That they’ve picked it up already is good but it would have been even better if they released advice at the time they found the problem along the lines of “we’ve found a QC problem in our sensor line on the T6i and are working to isolate which units are affected. Please stay tuned for updates” rather than waiting for the issue to turn up on blogs

  • Carl

    Yes I say bravo to Canon! It’s a terrible shame other manufacturers are not quite so quick to address defect or manufacturing process issues. Canon are without peer in this regard, in the digital camera world.

    I also want to agree with Matt Johnson, above. Besides Canon, Lensrentals really do appear to have achieved the highest status amongst camera equipment rental companies…and even amongst equipment testing establishments.

    Hooray for Roger and his team! Keep it coming…:-)

  • Brad Griswold

    It’s a good sign… but I still have a beef with Canon on infrared light leaks from their focus position sensors inside many of their lenses – A problem they refuse to address.
    (If you’re curious what I’m talking about, try a star field exposure on a full frame camera using the 24-105mm – 1600-3200iso, 30 second exposure aught to do it)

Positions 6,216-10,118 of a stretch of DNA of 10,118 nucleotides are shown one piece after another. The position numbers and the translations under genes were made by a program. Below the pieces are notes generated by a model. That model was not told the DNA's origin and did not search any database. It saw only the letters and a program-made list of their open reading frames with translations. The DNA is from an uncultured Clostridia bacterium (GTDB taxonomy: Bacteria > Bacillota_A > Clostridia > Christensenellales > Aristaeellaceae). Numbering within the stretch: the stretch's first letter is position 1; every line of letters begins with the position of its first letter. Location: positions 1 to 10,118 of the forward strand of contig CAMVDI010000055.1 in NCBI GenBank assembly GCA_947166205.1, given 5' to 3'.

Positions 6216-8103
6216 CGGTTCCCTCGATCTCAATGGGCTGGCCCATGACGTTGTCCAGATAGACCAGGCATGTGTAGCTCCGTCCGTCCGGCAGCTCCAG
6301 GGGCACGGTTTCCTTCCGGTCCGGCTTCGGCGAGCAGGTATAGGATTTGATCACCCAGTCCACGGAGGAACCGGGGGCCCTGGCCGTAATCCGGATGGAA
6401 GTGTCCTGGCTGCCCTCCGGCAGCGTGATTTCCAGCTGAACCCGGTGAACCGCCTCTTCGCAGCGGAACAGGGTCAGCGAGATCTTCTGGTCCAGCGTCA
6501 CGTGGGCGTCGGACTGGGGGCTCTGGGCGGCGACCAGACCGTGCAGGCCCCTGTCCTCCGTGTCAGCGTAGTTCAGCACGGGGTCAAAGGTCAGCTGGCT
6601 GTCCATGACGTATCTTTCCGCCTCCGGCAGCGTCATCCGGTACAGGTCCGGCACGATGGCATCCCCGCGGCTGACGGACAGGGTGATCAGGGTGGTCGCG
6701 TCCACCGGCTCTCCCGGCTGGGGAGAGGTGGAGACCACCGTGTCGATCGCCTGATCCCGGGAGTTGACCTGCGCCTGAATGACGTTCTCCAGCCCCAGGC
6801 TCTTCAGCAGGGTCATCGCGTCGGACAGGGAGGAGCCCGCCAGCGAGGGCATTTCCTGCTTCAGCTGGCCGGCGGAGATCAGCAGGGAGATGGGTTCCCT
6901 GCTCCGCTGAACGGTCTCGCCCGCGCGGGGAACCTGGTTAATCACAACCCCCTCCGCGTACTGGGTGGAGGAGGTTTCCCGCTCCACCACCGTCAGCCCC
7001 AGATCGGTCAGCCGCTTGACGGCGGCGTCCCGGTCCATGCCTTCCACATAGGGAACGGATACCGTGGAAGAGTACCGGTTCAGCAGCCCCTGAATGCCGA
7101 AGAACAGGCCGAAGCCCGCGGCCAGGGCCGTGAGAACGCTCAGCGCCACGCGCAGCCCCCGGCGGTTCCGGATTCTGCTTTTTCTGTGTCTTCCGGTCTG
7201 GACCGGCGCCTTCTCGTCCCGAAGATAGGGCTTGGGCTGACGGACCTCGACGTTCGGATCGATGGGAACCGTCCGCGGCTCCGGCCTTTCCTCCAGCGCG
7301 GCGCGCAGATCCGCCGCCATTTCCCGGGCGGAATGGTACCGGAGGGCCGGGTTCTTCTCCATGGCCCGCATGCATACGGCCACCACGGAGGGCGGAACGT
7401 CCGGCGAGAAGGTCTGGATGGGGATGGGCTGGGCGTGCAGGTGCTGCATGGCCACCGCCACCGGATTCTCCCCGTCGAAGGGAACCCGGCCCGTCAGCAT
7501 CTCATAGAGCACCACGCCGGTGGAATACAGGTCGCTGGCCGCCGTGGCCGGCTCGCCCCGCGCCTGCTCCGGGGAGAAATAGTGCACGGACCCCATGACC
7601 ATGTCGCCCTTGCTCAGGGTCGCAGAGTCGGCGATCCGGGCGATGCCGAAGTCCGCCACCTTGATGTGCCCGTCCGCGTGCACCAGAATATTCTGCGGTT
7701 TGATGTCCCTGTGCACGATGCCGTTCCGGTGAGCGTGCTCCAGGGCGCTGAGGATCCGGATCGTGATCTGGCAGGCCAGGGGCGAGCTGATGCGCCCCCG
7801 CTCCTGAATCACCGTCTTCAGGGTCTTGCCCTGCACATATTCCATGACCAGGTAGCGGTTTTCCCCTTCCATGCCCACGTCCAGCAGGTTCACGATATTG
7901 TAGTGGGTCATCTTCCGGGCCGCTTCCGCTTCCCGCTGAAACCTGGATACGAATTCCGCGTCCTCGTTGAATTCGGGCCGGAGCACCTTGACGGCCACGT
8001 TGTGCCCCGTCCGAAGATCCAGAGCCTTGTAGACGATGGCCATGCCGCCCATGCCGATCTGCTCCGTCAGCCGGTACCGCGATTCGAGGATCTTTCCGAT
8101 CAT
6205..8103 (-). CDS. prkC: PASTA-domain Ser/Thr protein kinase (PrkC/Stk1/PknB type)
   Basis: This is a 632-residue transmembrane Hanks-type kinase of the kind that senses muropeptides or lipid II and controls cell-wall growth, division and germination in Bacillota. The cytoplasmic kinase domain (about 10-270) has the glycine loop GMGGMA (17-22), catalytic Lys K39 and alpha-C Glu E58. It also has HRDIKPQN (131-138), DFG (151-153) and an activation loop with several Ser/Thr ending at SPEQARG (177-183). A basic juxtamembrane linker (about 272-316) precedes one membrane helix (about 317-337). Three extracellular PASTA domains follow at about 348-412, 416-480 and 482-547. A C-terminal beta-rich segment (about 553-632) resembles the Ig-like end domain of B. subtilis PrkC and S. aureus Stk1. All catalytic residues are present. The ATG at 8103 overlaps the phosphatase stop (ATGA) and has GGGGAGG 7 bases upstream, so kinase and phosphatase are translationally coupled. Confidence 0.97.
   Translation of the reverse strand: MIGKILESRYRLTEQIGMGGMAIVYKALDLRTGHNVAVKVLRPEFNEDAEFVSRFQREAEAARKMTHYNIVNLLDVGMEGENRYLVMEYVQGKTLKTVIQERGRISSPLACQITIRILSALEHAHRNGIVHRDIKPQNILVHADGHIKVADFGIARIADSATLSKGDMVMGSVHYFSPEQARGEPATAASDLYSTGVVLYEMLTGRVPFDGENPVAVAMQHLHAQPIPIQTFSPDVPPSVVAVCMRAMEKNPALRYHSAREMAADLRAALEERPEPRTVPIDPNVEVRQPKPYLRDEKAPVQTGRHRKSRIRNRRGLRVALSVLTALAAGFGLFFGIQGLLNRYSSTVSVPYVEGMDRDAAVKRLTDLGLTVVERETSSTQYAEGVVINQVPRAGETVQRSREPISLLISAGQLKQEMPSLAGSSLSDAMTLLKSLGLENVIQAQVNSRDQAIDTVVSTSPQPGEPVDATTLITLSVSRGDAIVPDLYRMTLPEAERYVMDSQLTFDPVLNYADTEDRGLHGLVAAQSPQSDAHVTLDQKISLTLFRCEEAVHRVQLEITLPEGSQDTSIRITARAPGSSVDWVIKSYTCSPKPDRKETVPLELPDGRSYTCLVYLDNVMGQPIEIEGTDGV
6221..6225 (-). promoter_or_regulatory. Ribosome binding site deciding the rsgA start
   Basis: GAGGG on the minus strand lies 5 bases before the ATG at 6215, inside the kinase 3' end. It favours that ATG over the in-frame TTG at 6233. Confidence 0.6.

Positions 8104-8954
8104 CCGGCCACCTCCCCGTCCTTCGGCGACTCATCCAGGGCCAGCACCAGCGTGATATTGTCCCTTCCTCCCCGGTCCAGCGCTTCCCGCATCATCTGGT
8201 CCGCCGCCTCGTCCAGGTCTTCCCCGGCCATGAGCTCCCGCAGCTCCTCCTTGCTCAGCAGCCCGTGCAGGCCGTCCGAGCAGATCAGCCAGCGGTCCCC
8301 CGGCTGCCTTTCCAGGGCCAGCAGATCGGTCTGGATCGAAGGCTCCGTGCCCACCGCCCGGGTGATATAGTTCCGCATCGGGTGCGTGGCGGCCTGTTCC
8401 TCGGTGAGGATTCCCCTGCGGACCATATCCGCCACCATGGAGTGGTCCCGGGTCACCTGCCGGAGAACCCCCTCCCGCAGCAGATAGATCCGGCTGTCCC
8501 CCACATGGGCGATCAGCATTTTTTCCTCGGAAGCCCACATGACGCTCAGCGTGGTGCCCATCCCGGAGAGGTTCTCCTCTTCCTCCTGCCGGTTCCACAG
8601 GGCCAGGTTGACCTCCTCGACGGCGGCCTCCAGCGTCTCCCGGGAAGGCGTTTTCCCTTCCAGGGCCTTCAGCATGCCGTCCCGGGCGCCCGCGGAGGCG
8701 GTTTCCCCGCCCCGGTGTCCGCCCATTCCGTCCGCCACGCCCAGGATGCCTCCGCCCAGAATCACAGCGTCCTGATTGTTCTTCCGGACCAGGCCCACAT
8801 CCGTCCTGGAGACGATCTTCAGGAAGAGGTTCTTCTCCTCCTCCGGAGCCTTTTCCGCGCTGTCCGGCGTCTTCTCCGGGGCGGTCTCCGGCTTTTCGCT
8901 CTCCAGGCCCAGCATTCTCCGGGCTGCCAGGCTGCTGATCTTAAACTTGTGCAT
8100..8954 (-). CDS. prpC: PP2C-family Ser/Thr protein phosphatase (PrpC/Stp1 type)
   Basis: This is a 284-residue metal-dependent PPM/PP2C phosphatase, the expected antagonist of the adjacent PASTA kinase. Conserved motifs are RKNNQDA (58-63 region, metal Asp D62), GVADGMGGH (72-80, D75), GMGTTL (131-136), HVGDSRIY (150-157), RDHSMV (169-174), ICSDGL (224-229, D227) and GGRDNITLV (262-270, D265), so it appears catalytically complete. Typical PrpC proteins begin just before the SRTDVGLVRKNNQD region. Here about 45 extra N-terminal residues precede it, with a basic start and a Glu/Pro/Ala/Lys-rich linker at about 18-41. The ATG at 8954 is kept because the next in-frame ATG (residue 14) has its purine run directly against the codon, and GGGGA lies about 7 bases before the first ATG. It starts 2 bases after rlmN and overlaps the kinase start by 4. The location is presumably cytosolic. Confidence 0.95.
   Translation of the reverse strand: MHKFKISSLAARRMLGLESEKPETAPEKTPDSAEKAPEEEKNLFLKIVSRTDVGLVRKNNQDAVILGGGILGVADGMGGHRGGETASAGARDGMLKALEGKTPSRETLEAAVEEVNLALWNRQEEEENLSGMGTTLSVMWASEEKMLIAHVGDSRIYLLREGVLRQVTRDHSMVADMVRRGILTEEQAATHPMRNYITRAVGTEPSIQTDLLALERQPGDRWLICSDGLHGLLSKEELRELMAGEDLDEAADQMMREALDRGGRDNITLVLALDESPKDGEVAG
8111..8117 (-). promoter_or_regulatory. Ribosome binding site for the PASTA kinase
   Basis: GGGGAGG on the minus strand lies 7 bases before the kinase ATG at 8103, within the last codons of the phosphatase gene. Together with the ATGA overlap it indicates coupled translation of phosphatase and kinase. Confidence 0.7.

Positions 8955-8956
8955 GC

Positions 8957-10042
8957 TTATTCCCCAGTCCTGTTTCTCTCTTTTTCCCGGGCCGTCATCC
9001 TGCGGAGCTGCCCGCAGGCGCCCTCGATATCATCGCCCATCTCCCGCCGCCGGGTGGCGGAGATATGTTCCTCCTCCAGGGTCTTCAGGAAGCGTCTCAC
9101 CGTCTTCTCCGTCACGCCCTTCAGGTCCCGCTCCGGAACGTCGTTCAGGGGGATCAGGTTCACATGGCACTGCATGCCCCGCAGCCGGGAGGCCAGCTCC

• Roger Cicala

    Kevin, thank you – I think that got spell corrected to splattering without my noticing.

    I think you’re right that Canon was already working on it. The fact that they have been marking certain cameras already probably means they were aware.

  • Wholeheartedly agree with the praise of how they’ve handled the issue. In contrast to Nikon’s last three or four ‘issues’, this is a breath of fresh air. As Roger correctly stated, there are bound to be minor issues when producing complex devices such a as a modern DSLR. Nikon have illustrated how not to deal with these problems. Can’t say enough about Lenrentals. It has evolved to become the gold standard by which other businesses of its kind are judged. Kudos to you, Roger. And the rest of your team. Great bunch of people to deal with.

  • “splattering”? I think that’s a typo (or autocorrect) for sputtering.

    I guess this also shows that a visual inspection of the sensor doesn’t happen during assembly. For those baying for QA’s blood I’d point out that you don’t test quality into a product (i.e. you don’t do inspections to weed out defective products) you QA the production process to make sure you don’t ship defective products (i.e. you fix the process to make sure there aren’t any defective products).

    Sometimes you get caught out though I’m a bit surprised that someone at Canon didn’t stumble upon this. Perhaps they did and have been trying to get defective product out of the channel and set up the process to fix a lot of cameras (around the world): the limit will be on getting a lot of sensor boards/assemblies out to repair locations to deal with the returned product.

    As far as I can tell the return process is currently TBA but clearly it is going to be announced when they get it sorted.

    Unlike Nikon’s recent defects (oil on sensor in the D600; vignetting in D750; the VR issue in the 300mm PF lens) Canon seem to have got out front on this one: acknowledge the problem first; then work out how to fix it in bulk; then announce the return process for customers

Follow on Feedly